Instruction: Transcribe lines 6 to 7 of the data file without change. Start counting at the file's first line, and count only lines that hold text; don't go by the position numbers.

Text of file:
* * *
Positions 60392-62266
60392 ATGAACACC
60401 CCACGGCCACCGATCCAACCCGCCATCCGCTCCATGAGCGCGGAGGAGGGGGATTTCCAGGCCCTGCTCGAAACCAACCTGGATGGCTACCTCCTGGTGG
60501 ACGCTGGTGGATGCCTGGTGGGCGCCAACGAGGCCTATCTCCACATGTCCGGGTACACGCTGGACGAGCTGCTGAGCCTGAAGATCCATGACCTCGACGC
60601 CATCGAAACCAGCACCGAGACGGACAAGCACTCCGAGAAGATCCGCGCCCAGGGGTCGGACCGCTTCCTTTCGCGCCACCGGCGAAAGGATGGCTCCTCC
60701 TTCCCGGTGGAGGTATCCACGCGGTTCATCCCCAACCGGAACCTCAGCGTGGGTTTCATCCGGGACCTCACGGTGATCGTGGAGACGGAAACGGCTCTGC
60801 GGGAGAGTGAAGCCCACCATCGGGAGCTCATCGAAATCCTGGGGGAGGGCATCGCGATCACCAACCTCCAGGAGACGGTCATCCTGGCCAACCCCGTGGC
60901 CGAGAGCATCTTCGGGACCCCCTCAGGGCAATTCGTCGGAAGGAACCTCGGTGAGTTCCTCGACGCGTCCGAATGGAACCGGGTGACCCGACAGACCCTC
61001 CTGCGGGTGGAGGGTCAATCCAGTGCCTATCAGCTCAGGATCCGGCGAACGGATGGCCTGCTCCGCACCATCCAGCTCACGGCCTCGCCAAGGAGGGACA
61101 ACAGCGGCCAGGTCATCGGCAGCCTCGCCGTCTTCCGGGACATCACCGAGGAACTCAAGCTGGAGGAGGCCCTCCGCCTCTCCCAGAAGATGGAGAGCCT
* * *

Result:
60701 TTCCCGGTGGAGGTATCCACGCGGTTCATCCCCAACCGGAACCTCAGCGTGGGTTTCATCCGGGACCTCACGGTGATCGTGGAGACGGAAACGGCTCTGC
60801 GGGAGAGTGAAGCCCACCATCGGGAGCTCATCGAAATCCTGGGGGAGGGCATCGCGATCACCAACCTCCAGGAGACGGTCATCCTGGCCAACCCCGTGGC